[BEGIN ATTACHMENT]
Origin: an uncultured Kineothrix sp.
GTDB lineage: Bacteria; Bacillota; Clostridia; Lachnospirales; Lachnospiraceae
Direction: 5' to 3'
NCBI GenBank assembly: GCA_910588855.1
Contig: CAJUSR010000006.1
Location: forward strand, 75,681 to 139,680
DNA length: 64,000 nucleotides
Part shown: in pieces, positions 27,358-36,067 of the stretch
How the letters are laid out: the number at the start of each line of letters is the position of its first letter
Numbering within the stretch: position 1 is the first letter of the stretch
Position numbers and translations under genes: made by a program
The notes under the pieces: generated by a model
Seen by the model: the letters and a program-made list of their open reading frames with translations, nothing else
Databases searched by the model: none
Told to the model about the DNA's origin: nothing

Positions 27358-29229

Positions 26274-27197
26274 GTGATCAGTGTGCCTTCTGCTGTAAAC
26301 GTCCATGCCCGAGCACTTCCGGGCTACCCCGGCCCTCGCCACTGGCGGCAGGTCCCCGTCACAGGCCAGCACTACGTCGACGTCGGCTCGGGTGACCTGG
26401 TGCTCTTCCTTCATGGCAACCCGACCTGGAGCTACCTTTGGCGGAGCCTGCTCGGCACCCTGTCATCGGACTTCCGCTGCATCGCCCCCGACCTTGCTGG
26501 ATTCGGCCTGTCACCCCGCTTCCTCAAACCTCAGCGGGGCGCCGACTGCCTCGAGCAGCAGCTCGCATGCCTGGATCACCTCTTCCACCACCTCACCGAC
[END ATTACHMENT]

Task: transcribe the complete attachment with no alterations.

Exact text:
Origin: an uncultured Kineothrix sp.
GTDB lineage: Bacteria; Bacillota; Clostridia; Lachnospirales; Lachnospiraceae
Direction: 5' to 3'
NCBI GenBank assembly: GCA_910588855.1
Contig: CAJUSR010000006.1
Location: forward strand, 75,681 to 139,680
DNA length: 64,000 nucleotides
Part shown: in pieces, positions 27,358-36,067 of the stretch
How the letters are laid out: the number at the start of each line of letters is the position of its first letter
Numbering within the stretch: position 1 is the first letter of the stretch
Position numbers and translations under genes: made by a program
The notes under the pieces: generated by a model
Seen by the model: the letters and a program-made list of their open reading frames with translations, nothing else
Databases searched by the model: none
Told to the model about the DNA's origin: nothing

Positions 27358-29229

Positions 26274-27197
26274 GTGATCAGTGTGCCTTCTGCTGTAAAC
26301 GTCCATGCCCGAGCACTTCCGGGCTACCCCGGCCCTCGCCACTGGCGGCAGGTCCCCGTCACAGGCCAGCACTACGTCGACGTCGGCTCGGGTGACCTGG
26401 TGCTCTTCCTTCATGGCAACCCGACCTGGAGCTACCTTTGGCGGAGCCTGCTCGGCACCCTGTCATCGGACTTCCGCTGCATCGCCCCCGACCTTGCTGG
26501 ATTCGGCCTGTCACCCCGCTTCCTCAAACCTCAGCGGGGCGCCGACTGCCTCGAGCAGCAGCTCGCATGCCTGGATCACCTCTTCCACCACCTCACCGAC